Marketing Bangkok

I will be heading home to Bangkok for my summer break after the month of Ramadan, and as usual, I will be up bright and early on the first Sunday to visit one of the most popular tourist attractions in Thailand, the legendary Chatuchak open-air market, which draws more than 100,000 tourists and locals every weekend to browse, shop, eat, drink and admire exquisite Asian art and antiques in this sprawling mini-city of hawkers, vendors and artists. 

One of the many Chatuchak market alleys
One of the many Chatuchak market alleys

Personally, I love visiting the Asian art and antiques shops while my wife takes in the sights and smells of the orchid market, which sells some of the most exotic species of orchids and flowers one can ever hope to see and smell in Asia, while my kids inevitably wander off to see the cute puppies and the tropical fish.

It is during such visits that I fondly recall my time spent managing the operations of one of Bangkok’s busiest hotels several years ago, from where my Thai wife and I would lead groups of adventurous guests from the hotel every Sunday morning to enjoy what has long been acknowledged as the world’s most exciting “marketing” experience.

The morning’s activities began with a special early-morning complimentary foot massage at the hotel spa followed by a Thai style breakfast, at which time I would explain the itinerary and check everyone had suitable light clothing, a water bottle, sufficient cash for the expedition, a cell phone and a camera.

Colors of Chatuchak
Colors of Chatuchak

The group then enjoyed a short walk to the nearby underground metro station, which quickly transported us in ice-cold comfort to Chatuchak Market for the shopping experience of a lifetime.

Upon arrival at the market, we would split the groups into two packs and head off to the exotic animals and birds sections, the fish pools brimming with hundreds of varieties of tropical species, the snake and reptile house, the dog kennels, the amazing Thai orchid market, the Asian and Thai antiques section, the local furniture shops, the hundreds of inexpensive clothing and footwear stalls and the old books shops, finishing up at the young contemporary artists gallery, many of whom I supported over the years by purchasing their works for hotels around the world looking for large art pieces for their lobbies, restaurants and public areas.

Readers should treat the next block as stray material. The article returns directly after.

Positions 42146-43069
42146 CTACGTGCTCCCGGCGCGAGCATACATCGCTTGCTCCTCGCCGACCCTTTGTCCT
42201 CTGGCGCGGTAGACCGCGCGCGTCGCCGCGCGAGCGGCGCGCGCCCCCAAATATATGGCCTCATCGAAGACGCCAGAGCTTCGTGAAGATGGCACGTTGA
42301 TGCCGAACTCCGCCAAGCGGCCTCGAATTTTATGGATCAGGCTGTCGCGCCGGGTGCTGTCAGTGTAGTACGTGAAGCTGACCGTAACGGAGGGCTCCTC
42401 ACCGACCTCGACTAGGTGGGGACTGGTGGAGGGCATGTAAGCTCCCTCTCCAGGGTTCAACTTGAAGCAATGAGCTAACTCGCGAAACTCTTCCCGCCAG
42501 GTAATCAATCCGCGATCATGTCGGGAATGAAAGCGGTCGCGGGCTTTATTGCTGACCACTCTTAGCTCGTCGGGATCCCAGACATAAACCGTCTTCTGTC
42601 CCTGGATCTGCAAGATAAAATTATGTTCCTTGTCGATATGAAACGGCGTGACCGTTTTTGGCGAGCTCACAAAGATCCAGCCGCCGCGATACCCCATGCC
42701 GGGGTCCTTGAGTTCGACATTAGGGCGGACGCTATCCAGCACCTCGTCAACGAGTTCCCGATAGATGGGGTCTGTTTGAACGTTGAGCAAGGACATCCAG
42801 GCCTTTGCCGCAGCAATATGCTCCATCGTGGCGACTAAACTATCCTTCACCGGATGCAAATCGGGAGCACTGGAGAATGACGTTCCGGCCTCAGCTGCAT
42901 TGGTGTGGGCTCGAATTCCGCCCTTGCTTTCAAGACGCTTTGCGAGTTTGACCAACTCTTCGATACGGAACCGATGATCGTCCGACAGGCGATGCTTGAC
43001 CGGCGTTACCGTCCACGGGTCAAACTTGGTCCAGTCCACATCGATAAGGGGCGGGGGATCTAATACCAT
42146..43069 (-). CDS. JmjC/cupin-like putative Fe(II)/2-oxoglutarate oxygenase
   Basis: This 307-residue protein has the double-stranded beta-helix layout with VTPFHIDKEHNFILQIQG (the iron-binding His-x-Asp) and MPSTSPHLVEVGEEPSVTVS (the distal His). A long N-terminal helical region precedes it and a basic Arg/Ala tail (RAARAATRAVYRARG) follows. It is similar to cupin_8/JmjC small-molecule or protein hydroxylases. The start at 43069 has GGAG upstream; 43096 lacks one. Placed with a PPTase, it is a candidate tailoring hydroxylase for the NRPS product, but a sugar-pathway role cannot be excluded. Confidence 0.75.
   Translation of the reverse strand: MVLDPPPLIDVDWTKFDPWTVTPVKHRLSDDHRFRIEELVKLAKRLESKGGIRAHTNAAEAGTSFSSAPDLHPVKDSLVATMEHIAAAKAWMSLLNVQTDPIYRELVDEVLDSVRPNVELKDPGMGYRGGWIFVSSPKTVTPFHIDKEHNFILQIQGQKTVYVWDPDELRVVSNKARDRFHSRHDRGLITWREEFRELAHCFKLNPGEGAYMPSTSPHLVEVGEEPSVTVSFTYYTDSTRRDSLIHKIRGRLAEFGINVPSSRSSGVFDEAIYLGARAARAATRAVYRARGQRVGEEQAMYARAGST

Once both groups were eventually reunited, we would then embark upon on an amazing “Thai culinary adventure tour” of the market, stopping off at several off the most famous noodle and curry shops, where many traditional Thai delicacies were sampled by our hungry shoppers.

Tom yum goong
Tom yum goong

The culinary tour included deep-fried locusts, ants eggs, barbecue pork and sticky rice, tom yum goong, freshly steamed river prawns with green chili sauce, and a fiery som tam salad prepared with live drunken baby crabs and the hottest chilies to be found anywhere in Thailand, all washed down with large helpings of ice shavings with syrup, sweet lod chong, freshly cracked coconut juice or freshly made rambutan, guava or jackfruit ice cream. We also insisted that everyone sampled the durian ice cream when the world’s smelliest fruit was in season.

There was no charge for the tours; everyone paid for their own subway tickets and for their food and refreshments. All that we asked from our groups, which often numbered at least 20 to 30, was that everyone stayed together and that everyone enjoyed what must surely be one of the greatest “marketing” experiences on the planet.

How do you go the extra mile to “market” your hotel and local attractions to your guests?